Maximizing profitability, historically, comes at the expense of nature. There are anti-environmental memes galore, but I would argue that gushy videos targeted to animal lovers do more harm by distracting potential allies from the real issues. The endorphin rush we get from fictionalized perky squirrels, friendly lions, and loving elephants provides false comfort.

I'm not arguing against the power of that rush. If we didn't still have a primal connection to other species, we wouldn't be human. That's why photographs of swans and dolphins returning to the canals of Venice during the pandemic went viral. Nostalgia for a long ago purity are among our most deeply held myths. As death drew closer, did we suddenly long for a long ago Eden?

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Remember this grainy image?

But dreams of Eden are just that. In the real Venice, the water isn’t clear, and the swans never left. The dolphins were filmed hundreds of miles away in the Mediterranean Sea.

Neither the swans nor the dolphins represent a real environmental issue. In Venice, the threat is climate change, which is causing sea level rise. But the notion that something beautiful could emerge, or re-emerge, from a terrifying plague was comforting. It was if the dead could come back to us, distant members of our family reunited. The power of this dream can be found in a single tweet about the swans that got 1 million likes.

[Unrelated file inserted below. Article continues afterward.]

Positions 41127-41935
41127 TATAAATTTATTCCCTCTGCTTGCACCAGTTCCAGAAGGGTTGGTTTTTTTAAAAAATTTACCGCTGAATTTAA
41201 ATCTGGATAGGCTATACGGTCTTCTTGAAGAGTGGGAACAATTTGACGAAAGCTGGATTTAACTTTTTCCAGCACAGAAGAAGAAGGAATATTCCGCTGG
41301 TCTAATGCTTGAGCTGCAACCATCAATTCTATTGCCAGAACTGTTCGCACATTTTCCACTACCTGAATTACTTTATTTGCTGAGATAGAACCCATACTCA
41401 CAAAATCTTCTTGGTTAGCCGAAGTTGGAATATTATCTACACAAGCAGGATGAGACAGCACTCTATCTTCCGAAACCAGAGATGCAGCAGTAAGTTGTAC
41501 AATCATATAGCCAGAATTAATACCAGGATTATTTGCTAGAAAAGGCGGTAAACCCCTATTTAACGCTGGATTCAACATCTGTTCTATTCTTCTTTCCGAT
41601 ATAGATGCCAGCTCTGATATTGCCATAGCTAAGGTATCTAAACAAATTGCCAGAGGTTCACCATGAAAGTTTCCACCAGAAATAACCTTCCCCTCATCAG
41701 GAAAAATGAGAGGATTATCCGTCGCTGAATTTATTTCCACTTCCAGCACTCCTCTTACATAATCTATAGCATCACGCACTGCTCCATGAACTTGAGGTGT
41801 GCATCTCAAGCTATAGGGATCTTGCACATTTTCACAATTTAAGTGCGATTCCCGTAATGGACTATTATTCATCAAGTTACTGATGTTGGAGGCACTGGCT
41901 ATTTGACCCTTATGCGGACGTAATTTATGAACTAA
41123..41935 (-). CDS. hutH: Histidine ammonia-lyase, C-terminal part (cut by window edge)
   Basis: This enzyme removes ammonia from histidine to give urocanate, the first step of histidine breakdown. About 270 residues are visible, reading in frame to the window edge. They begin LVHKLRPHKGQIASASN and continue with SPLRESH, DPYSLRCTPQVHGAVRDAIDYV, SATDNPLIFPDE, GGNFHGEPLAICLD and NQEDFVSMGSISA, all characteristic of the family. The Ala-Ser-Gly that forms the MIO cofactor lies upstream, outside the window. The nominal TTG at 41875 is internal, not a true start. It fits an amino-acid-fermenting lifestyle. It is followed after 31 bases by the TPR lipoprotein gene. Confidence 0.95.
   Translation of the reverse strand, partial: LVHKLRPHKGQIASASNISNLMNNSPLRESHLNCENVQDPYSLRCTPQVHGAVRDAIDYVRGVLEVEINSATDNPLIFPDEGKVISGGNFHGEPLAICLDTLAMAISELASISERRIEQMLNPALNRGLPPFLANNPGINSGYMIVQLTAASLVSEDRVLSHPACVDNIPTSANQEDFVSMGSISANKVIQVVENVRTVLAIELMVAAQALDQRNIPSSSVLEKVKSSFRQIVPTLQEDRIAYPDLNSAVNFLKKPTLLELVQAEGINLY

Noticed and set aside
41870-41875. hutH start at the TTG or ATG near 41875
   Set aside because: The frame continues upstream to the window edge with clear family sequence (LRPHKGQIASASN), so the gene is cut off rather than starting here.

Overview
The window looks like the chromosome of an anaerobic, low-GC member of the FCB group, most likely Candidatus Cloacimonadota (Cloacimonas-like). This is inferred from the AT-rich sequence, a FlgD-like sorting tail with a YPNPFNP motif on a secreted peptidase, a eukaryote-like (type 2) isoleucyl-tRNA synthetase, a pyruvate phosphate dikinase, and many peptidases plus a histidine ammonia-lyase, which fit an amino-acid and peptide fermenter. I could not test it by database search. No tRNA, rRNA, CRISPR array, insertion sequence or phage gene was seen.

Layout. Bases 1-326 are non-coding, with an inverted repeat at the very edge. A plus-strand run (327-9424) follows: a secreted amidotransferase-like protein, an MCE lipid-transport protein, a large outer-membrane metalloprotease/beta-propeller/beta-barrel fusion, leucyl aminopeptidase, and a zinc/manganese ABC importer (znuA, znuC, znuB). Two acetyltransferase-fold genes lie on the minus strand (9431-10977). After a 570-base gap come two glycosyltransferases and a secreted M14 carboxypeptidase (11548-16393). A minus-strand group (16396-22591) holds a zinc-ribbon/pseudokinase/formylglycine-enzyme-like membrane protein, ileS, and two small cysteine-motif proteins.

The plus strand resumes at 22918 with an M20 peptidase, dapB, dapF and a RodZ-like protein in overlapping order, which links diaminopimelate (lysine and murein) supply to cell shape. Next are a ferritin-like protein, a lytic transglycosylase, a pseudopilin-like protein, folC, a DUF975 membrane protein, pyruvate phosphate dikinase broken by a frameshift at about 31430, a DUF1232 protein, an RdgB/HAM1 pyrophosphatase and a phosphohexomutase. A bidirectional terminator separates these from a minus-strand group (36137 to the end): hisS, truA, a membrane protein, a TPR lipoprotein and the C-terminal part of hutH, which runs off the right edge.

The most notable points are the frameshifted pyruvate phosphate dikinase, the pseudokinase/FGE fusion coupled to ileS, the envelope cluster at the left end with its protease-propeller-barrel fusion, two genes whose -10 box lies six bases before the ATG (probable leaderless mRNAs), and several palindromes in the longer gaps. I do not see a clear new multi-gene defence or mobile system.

Nostalgia has always been hard-wired to our notions of the environment in the U.S., and it’s true that the world was a wilder, more beautiful place before the industrial revolution. But, as the scientific panel pointed out, once nostalgia hits the Internet, it's weaponized. And it's commodified.

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Take this caption tacked onto the photo of elephants from Our Blue Planet, an alleged conservation group that mainly seems to be a website with recycled memes: “This is what an elephant herd is supposed to look like -- Tsavo, Kenya in the 1950s.”

Actually, the photo shows thin, malnourished elephants on mangled habitat denuded of vegetation-- precisely what a healthy elephant herd should not look like. If you see - really see - the photo, you’d understand that the habitat keeping the animals alive has been beat to crap. In the 1960s, as many as 60,000 elephants died in Tsavo National Park because their numbers had risen, and a drought hammered the vegetation they fed on - and Tsavo, like our national parks here in the U.S. - was too small to accommodate the great herds that once roamed East Africa.

As one exposé reports: “The image, almost always attributed to Tsavo, with varying dates attached, is filled with elephants moving from left to right, seemingly hundreds of them. Although the photo has existed for decades, it resurfaces periodically, often posted on ‘environmental’ or ‘nature’ styled Facebook pages with a caption referring to the past glory of elephant herds, where it then is shared often tens of thousands of times.”

Our Blue Planet has 461,525 Facebook followers. And Our Blue Planet is happy to accept your contributions.

The Facts